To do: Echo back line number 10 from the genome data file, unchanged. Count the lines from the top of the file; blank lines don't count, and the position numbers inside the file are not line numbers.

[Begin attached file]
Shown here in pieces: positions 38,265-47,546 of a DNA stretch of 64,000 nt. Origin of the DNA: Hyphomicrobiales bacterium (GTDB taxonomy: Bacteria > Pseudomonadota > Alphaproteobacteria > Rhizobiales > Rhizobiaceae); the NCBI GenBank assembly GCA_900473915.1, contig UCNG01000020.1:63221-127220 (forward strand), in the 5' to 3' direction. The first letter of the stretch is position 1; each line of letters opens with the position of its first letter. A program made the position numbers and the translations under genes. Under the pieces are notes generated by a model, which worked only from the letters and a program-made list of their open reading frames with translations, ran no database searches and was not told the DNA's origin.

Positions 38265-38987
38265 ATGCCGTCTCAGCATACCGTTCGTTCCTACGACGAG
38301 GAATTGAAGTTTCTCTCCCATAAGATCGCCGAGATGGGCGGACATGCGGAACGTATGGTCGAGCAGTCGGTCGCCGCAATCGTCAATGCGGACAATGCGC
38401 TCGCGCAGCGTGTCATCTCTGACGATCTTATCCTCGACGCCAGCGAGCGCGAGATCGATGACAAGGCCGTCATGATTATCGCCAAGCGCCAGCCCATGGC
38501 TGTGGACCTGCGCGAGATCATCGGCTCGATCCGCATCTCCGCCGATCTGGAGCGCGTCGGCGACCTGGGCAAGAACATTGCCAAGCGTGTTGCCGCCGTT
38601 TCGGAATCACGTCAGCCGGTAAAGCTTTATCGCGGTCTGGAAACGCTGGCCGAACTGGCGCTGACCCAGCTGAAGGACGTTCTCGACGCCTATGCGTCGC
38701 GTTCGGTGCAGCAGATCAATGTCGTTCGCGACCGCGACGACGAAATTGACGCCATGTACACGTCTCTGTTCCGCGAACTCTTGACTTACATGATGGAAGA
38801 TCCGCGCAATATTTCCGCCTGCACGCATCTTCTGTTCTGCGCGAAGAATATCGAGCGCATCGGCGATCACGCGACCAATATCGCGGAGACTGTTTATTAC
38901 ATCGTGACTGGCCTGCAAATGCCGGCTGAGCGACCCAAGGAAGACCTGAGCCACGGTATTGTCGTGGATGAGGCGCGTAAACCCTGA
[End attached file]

38901 ATCGTGACTGGCCTGCAAATGCCGGCTGAGCGACCCAAGGAAGACCTGAGCCACGGTATTGTCGTGGATGAGGCGCGTAAACCCTGA